A warming climate is making water more scarce in places that rely on runoff from mountain snowpack -- places like the Yakima River basin in Central Washington.
That’s why a group of about 20 stakeholders have come together to develop a plan to help manage water in this agricultural center. Those stakeholders traditionally haven’t gotten along: environmentalists, farmers, the Yakama Nation tribal leaders, and government officials.
"The era of fighting water issues to a standstill must end, given the pressing threats to ecosystems and water supplies," said Michael Garrity, the director of conservation in the Puget Sound and Columbia Basin for American Rivers.
The plan would take 30 years and cost roughly $4 billion. It would improve fish passage, enlarge several reservoirs, recharge groundwater, and improve habitat.
U.S. Sen. Maria Cantwell, D-Wash., has introduced a bill that would authorize the first stage of the plan. No federal funding amount has been set yet. Washington Gov. Jay Inslee in 2013 authorized the state to fund up to half the total price tag.
The first stage is expected to cost about $900 million.
The bill received its first hearing Tuesday in the Senate Energy and Natural Resources Committee.
"We face tremendous risks due to drought, and we need to make investments now. This plan is identifying the activities and how we're going to fund them in partnership to build resilience to drought, and there's a lot of risk if we do nothing," Tom Iseman, deputy assistant secretary for the U.S. Department of Interior, told the committee.
Fish face a major part of that risk, said Phil Rigdon, with the Yakama Nation Department of Natural Resources.
"The spirit of cooperation of the Yakima Basin Integrated Management Plan gives us hope going forward to see full restoration of salmon runs and other natural resources vital to the Yakama peoples' needs," Rigdon said.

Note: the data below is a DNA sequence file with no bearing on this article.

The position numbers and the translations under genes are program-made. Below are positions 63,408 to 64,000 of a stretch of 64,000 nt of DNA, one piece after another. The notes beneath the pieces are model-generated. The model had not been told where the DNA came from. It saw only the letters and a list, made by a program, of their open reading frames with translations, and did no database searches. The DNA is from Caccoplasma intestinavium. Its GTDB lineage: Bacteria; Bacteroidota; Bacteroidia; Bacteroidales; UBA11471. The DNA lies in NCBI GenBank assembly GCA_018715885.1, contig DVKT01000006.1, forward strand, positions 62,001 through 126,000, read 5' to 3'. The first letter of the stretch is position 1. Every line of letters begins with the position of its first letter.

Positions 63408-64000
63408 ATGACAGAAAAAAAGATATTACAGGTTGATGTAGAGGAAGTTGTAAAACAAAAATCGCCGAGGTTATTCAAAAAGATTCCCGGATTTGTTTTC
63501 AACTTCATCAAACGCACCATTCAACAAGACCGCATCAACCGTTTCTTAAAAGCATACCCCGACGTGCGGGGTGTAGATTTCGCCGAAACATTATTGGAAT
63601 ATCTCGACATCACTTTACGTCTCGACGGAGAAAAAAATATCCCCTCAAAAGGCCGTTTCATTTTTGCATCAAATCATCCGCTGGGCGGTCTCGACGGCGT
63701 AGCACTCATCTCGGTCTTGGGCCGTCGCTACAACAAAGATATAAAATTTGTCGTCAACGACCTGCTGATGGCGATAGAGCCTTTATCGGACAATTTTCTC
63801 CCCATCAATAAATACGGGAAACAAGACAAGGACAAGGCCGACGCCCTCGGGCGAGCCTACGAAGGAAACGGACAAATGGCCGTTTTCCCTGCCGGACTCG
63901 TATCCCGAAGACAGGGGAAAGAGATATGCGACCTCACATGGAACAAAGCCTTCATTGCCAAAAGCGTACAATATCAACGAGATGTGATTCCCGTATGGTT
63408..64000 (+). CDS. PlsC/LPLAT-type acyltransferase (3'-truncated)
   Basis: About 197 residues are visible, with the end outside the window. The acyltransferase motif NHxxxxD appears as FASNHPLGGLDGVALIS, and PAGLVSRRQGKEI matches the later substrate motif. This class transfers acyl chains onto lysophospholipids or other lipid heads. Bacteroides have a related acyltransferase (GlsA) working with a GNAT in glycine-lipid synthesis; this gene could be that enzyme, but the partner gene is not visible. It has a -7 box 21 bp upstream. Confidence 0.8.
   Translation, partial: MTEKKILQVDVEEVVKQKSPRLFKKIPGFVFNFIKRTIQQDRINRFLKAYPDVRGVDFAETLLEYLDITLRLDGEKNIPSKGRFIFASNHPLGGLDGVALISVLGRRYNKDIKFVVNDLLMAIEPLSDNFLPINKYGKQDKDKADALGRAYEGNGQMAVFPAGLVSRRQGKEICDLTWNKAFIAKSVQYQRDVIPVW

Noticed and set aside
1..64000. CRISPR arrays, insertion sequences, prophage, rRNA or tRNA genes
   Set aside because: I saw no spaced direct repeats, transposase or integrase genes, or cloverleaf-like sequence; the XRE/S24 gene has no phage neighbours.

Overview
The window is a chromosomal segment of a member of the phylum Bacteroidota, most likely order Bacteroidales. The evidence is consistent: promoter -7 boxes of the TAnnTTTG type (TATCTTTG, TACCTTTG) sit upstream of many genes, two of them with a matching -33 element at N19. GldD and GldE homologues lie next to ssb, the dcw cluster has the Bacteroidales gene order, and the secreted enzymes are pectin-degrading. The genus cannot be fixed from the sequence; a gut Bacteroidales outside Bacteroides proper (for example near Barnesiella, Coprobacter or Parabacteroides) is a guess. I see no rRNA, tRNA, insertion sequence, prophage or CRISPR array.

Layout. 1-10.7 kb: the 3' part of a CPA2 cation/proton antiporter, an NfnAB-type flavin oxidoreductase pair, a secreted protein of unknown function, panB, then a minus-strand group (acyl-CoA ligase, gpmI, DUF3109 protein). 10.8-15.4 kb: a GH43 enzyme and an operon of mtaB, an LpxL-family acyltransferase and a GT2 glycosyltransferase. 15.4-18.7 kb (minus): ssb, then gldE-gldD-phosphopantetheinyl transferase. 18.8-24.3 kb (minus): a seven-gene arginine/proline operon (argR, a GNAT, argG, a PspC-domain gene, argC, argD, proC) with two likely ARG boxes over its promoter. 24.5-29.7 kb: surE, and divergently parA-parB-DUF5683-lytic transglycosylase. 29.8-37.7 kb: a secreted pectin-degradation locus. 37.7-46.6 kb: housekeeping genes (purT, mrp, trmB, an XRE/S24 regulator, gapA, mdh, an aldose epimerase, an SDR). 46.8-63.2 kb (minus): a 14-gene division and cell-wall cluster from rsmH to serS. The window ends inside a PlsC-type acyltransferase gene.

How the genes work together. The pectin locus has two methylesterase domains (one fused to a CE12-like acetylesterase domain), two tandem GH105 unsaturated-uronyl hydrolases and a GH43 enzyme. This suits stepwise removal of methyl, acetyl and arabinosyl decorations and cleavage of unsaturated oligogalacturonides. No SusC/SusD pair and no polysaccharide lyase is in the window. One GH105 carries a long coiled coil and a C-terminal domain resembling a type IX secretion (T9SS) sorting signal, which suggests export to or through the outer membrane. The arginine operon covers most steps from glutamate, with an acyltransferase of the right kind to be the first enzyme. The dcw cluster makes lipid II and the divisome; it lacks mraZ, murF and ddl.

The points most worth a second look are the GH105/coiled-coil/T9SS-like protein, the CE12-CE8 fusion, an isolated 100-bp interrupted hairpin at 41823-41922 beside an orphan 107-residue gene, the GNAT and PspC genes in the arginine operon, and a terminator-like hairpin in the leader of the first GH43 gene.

One of the main things needed for the plan, supporters said, is increased reservoir storage to help provide water when the mountains don't have enough snowpack.
"The objectives of the integrated management plan cannot be met without significant improvements in water storage," said Derek Sandison, the former director of the Washington Department of Ecology's Office of Columbia River.
All speaking at the hearing supported the water management plan — a few did say the bill needed some changes. But the plan has faced opposition at home, mainly from cabin owners surrounding Bumping Lake and Lake Kachess and the Sierra Club.
Lakefront cabin owners say their buildings would be flooded if reservoir capacity is expanded. Instead of expanding water storage at the lake, they want to prioritize where water goes -- continuing to use it to irrigate high-value crops but limiting how much goes to low-value ones, said Jay Schwartz, with the group Friends of Lake Kachess.
"The economics of this plan are just bad," Schwartz said. "And at some point gravity will bring those to the front of the discussion. … It's the taxpayer that's sitting there paying for it, and it's the homeowners on these lakes that have been excluded from the process that have no voice yet."
The first phase of the plan before Congress would increase water storage at Lake Kachess and build a pipeline to transfer water between Lake Kachess and Keechelus. It would also create fish passage at Lake Cle Elum and habitat restoration projects.